AR and VR are a great option for high-risk training environments for a number of reasons. It creates a realistic training scenarios that safely mimic their working environment, get close and see things from a new perspective without risking injury. You can also make as many mistakes as you need to because nothing in your virtual environment (including yourself) can be broken, and you can start over as many times as it takes you to hone your new skills.
It can improve customer experience
Instead of working directly with clients, employees can practice until they have the knowledge and confidence to handle the situation in person. Customers are more likely to listen to and be engaged by a knowledgeable, fully-trained employee, so customer service may run smoother and faster.
Traditional training methods can include the use of costly single-use items, and travel is often a part of the training process. AR and VR can help to reduce, or even completely cut these costs altogether. Whilst the initial investment may be expensive, VR headsets can be used across different departments and training programs, which can then be accessed as many times as necessary. Although VR headsets aren't exactly inexpensive, their cost has reduced significantly in recent years since they first hit the mainstream.
Real-time, in-depth analytics
AR and VR software can provide a wealth of real-time data, on a more granular level than traditional training methods. You can visually record the way delegates complete a course, and their reactions to certain situations. It can also help to inform training sessions in the future, helping trainers to understand what is effective and what can be improved in the learner's journey.
"Tell me and I forget, teach me and I may remember, involve me and I learn. " - Benjamin Franklin
Things to consider
Although AR and VR training has so many benefits to both trainers and delegates, there are a few things you may want to consider before starting to use these technologies.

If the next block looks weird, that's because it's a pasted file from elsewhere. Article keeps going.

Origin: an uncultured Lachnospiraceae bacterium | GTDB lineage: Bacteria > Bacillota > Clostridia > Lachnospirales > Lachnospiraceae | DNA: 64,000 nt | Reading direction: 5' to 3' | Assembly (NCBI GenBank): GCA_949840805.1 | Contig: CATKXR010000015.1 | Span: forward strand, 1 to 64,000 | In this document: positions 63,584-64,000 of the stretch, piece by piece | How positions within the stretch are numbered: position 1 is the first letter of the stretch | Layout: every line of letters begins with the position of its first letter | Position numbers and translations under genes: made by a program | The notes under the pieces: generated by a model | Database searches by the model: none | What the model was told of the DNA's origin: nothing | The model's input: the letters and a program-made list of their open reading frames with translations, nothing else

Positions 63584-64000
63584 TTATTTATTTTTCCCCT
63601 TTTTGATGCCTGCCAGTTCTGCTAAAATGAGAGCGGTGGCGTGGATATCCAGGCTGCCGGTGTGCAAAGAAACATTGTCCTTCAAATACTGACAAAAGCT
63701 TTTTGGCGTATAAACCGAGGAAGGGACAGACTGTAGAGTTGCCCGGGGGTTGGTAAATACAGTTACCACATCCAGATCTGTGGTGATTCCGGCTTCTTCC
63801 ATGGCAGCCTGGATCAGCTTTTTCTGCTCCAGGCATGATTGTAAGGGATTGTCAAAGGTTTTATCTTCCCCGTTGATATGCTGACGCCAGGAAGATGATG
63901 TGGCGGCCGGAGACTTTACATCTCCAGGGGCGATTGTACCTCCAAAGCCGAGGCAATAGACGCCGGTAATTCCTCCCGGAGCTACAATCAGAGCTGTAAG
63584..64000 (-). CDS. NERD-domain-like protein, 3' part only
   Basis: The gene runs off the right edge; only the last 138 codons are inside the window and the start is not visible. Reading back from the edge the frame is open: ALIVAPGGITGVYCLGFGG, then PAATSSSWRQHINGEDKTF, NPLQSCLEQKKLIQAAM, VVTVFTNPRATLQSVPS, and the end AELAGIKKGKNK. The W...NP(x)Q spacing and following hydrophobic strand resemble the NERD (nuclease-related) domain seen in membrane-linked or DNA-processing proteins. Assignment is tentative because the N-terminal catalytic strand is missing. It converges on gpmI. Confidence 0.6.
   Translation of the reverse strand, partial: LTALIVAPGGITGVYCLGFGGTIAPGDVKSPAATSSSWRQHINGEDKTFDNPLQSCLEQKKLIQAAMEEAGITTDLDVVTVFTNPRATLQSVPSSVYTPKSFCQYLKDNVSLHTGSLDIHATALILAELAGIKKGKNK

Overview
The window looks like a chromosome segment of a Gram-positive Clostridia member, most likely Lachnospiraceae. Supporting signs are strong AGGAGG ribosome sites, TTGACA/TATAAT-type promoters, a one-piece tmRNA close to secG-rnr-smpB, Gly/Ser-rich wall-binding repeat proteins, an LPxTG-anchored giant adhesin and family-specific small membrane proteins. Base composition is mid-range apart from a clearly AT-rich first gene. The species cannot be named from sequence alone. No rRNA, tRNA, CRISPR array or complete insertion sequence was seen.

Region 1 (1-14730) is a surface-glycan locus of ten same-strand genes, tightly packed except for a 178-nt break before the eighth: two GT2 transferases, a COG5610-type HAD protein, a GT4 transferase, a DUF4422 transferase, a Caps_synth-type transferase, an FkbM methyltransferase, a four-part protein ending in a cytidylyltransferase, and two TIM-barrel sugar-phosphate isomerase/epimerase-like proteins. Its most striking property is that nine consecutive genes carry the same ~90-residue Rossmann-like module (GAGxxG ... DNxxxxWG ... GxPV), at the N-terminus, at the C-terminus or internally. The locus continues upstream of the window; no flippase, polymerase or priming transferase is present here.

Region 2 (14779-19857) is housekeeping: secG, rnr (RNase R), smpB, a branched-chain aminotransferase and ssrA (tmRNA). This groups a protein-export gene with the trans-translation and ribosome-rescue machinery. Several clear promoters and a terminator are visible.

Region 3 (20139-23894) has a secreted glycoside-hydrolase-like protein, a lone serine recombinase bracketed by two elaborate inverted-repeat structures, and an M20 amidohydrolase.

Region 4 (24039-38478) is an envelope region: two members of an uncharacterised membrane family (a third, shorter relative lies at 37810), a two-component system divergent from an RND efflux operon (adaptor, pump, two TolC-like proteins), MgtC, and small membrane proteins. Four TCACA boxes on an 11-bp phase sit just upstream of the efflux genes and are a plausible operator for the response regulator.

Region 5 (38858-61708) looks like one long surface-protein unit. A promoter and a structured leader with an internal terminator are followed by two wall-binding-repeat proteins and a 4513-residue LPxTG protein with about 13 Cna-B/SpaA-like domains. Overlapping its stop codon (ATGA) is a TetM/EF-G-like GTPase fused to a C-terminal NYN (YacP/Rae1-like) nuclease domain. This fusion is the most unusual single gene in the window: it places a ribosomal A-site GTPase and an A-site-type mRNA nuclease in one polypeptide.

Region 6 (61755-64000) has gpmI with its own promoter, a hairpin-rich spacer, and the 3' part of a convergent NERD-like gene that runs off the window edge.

Keep it simple
SynergyXR note that they see many training solutions that fail to utilise the true potential of AR and VR by distracting delegates with gimmicky training. For example, it’s fun to host a training session on Mars, but it doesn’t add any real value and often distracts us from what we're trying to learn.
Another consideration is that AR and VR experiences can quickly become information and experience overload. For many people, it can be too much to handle if they're new to virtual reality. It could lead to sensory overload or even motion sickness.
As AR and VR are effective learning methods - you should really focus on the content. Simple, 3D models of the products/services needed for the training session, alongside any images or videos you're already using.
There's a high initial investment cost
We can't ignore the high initial price tag of AD and VR devices. The most popular VR headsets are around £400, with higher-spec models costing thousands of pounds. Although the price has reduced since VR hit the mainstream, the initial investment could prove costly to your training budget.
Planning and building an AR/VR training experience also requires developer time and setup, adding to the total expense.
It can be difficult to introduce new technology
Adopting and integrating any relatively new technology into your training operations doesn't always go as smoothly as planned, and AR and VR have their own set of technical challenges. However, the constant improvements in headset models and software are beginning to mitigate potential difficulties.
Health side effects
Although AR and VR are a great way to simulate a physical environment, and track precise movements during training, it's still not a complete replica of true reality. Moving around inside a virtual environment can be fun, but it does feel different to real life. For some, this may lead to dizziness and nausea in prolonged AR and VR sessions.
There are of course ways these effects can be reduced, and AR and VR software developers are constantly updating technology to improve the user's experience, to ensure everybody can enjoy training in a virtual environment.
Augmented and virtual reality can help both trainers and their delegates to accelerate their learning journey, improve their focus and save time on training. Whilst AR and VR technology may be resource-heavy to implement in the beginning, it has proven to boost effectiveness and efficiency of training sessions, and it used by global companies such as UPS and Walmart to train their workforces.
As more companies implement AR and VR into their training strategies, it may be worth considering how you can apply it to your own training business.
How do I get started?
When looking to adopt AR and VR into your training operations, first consider why and how you'll be using the technology. From there, you can decide on the hardware that would best fit your training. Do further research to build a business case internally to help make a more informed decision.
Whether you hold traditional classroom-style teaching, blended learning, or even AR and VR training, accessplanit's all-in-one training management software is configured to work the way you do. You can forget about admin, and make more time to focus on what matters. Why not book a demo to see how we can help you?